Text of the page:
Council denies request for mobile energy community center
City Council rejected a costly Austin Energy mobile outreach program in June that would have acted as a “community center” on wheels for customers to learn about energy programs offered by the utility.
Austin Energy currently uses two sport utility vehicles for mobile outreach and support, but this contract would feature a 27-foot modular trailer that customers could walk around in while receiving assistance or learning about energy programs.
Austin Energy spokesperson Debbie Kimberly said the idea was primarily to “remove friction” between customers and the variety of available programs like discounts for low-income residents and assistance with weatherization upgrades.
Kimberly cited lack of internet access and mobility constraints as examples of that friction, both of which she said the trailer would help to overcome. The trailer would visit customers at senior centers, mobile home communities and city events offering information about energy efficiency programs and even giving those with limited internet access a chance to pay energy bills.
In addition to routine events, she said the trailer could also be used as a place to let people charge their phones or find bottled water and other supplies in the wake of natural disasters.
Council Member Kathie Tovo, however, noted that most of those same objectives could be accomplished at the outreach booths the utility sets up at events.
Besides offering a “branded look” and an air-conditioned space, Kimberly countered that the trailer is also needed to relieve the burden of setting up and tearing down the tents for each event.
“We’ve had injuries when we’ve set up for outdoor events,” she said. “Sprains and strains do occur when you are lifting and carrying all of that material and event-support paraphernalia to and from the booth, so this is intended to be a much more efficient way of doing that.”
Despite those concerns, Council Member Jimmy Flannigan could not get on board.
“I don’t think that this is a good place to be spending a pretty significant amount of utility dollars given that we already do pop-up events all over the city,” Flannigan said. “This just creates a whole additional infrastructure that I just don’t think is valuable.”
Flannigan also echoed the objections of Electric Utility Commissioner Jim Boyle, who pulled the item to vote against it in May on the grounds that such a trailer has so far proven unnecessary in providing sufficient disaster relief during major fire and flood events.
The trailer and its associated expenses would cost the city $589,500 for the first two years of the contract, with an annual cost of $148,500 in subsequent years. According to Kimberly, the utility expected to operate the trailer about 15 times a year, which Tovo said would amount to a relatively high cost for each event.
“The contract with 15 events a year is going to pretty much just cover community events,” she said. “So then I think really the question before us is whether that delivery method is so much better than the delivery method we’re currently engaged in, which is a booth-based one, to justify the cost.”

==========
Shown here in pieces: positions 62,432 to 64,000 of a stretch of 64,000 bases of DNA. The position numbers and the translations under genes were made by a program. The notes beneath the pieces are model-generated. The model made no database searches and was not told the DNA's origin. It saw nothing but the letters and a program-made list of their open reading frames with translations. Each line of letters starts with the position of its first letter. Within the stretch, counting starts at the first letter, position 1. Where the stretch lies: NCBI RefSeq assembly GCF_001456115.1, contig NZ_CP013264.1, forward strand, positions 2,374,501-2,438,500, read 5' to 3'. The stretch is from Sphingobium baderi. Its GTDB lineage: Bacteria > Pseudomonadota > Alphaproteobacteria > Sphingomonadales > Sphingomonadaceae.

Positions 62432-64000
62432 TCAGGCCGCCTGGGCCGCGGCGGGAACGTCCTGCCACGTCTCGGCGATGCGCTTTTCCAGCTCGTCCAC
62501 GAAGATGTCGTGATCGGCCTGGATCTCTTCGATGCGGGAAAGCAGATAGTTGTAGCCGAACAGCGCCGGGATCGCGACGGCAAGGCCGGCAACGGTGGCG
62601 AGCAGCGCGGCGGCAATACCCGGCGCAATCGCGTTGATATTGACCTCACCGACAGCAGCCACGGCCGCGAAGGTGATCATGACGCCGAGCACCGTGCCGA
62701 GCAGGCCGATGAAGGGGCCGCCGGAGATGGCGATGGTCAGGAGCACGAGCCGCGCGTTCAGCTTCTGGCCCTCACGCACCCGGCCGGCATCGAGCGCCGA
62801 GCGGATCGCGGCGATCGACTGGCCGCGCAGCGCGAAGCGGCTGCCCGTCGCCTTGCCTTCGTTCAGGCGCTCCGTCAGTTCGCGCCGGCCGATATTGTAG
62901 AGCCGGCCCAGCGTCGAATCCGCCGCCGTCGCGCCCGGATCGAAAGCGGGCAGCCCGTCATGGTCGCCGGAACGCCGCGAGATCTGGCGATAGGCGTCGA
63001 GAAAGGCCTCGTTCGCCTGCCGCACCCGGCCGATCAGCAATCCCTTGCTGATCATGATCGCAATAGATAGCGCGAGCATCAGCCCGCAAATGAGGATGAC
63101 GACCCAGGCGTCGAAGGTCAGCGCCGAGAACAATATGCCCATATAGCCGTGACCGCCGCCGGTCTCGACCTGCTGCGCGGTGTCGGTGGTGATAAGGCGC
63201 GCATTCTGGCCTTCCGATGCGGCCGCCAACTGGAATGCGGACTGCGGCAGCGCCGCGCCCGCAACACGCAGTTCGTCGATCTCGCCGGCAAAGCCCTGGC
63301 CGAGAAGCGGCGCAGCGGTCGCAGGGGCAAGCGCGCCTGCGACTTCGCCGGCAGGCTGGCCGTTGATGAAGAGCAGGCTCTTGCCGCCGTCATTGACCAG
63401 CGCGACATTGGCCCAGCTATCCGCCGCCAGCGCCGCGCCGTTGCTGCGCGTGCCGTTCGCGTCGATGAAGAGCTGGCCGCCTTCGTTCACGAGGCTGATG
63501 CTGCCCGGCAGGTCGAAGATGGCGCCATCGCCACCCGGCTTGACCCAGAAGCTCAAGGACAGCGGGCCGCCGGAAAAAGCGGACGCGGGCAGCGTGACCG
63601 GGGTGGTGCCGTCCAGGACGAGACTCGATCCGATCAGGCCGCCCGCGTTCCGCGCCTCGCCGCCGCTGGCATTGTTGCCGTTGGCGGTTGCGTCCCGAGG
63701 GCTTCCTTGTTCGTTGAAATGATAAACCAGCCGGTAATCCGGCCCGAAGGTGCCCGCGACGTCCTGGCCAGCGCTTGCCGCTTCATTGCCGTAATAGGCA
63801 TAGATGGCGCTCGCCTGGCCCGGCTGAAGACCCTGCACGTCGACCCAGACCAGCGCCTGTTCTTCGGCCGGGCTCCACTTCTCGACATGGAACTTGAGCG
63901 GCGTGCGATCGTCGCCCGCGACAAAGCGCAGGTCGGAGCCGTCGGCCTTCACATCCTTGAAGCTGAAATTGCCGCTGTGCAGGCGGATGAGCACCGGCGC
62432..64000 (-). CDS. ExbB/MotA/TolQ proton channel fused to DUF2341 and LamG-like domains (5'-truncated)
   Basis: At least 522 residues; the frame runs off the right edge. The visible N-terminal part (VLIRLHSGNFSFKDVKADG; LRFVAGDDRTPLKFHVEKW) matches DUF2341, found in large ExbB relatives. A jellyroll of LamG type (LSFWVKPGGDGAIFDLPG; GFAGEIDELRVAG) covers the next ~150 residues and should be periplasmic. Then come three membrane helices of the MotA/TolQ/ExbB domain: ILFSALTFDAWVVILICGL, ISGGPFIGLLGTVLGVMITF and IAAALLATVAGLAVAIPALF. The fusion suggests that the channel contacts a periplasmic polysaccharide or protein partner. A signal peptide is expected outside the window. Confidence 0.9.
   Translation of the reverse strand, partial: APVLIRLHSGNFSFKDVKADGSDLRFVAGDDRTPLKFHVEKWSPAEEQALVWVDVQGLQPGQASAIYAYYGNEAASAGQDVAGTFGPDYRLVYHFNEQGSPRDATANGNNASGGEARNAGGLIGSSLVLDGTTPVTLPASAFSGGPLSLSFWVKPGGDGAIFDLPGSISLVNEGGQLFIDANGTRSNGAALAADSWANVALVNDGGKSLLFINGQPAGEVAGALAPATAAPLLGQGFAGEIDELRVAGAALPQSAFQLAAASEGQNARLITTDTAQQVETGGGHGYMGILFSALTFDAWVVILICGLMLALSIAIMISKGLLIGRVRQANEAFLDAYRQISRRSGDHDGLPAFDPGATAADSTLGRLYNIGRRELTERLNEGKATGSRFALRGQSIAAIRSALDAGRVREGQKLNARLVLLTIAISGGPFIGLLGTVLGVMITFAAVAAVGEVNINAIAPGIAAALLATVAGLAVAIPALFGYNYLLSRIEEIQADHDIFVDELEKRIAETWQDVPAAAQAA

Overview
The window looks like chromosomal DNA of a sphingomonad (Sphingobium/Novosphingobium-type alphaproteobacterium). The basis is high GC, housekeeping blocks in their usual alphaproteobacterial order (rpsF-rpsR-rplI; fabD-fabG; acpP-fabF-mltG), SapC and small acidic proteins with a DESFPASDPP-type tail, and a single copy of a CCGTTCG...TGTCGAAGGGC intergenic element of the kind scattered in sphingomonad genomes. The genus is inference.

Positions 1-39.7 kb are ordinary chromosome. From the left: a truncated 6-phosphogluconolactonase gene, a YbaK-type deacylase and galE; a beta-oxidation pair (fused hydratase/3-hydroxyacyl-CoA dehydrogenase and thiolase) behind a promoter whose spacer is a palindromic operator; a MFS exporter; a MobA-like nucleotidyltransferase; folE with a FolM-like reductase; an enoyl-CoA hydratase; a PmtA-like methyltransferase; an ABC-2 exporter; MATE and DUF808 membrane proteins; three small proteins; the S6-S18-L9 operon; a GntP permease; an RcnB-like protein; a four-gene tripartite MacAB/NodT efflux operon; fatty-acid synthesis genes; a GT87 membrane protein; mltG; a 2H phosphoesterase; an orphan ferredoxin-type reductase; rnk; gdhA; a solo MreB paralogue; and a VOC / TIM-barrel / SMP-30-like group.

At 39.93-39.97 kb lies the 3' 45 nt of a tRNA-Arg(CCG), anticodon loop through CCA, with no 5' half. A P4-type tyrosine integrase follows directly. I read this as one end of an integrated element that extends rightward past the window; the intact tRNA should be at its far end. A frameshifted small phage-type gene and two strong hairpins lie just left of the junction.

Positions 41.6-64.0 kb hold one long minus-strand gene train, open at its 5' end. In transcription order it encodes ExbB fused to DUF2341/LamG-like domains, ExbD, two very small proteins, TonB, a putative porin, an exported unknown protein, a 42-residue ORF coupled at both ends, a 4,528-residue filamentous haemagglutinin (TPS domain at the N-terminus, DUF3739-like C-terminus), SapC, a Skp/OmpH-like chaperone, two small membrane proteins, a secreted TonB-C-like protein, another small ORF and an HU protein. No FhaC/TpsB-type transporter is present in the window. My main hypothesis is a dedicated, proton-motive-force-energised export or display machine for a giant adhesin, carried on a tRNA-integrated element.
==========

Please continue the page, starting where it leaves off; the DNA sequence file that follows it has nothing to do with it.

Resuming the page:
In Mayor Steve Adler’s view, the annual cost was low enough not to need further justification beyond the utility’s request.
“It’s a $200,000 expenditure in a $3.5 billion budget and I just don’t think that this is the level we should be reaching to as the Council,” he said.
The majority of Council members, however, did not see it that way.
Tovo motioned to reject the contract request with the additional direction that staff would return with targeted outreach strategies to meet the goals of increasing enrollment in energy savings programs among communities that could most benefit.
Tovo’s motion passed 9-1 with Adler opposed and Mayor Pro Tem Delia Garza abstaining.
This story has been changed since publication to correct the annual cost of the proposed trailer.
The Austin Monitor’s work is made possible by donations from the community. Though our reporting covers donors from time to time, we are careful to keep business and editorial efforts separate while maintaining transparency. A complete list of donors is available here, and our code of ethics is explained here.
Do you like this story?
There are so many important stories we don't get to write. As a nonprofit journalism source, every contributed dollar helps us provide you more coverage. Do your part by joining our subscribers in supporting our reporters' work.
Key Players & Topics In This Article
Austin City Council: The Austin City Council is the body with legislative purview over the City of Austin. It offers policy direction, while the office of the City Manager implements administrative actions based on those policies. Until 2012, the body contained seven members, including the city's Mayor, all elected at-large. In 2012, City of Austin residents voted to change that system and now 10 members of the Council are elected based on geographic districts. The Mayor continues to be elected at-large.
Austin Energy: As a municipally-owned electric utility, Austin Energy is a rarity in the largely deregulated State of Texas. It's annual budget clocks in at over $1 billion. The utility's annual direct transfer of a Council-determined percentage of its revenues offers the city a notable revenue stream.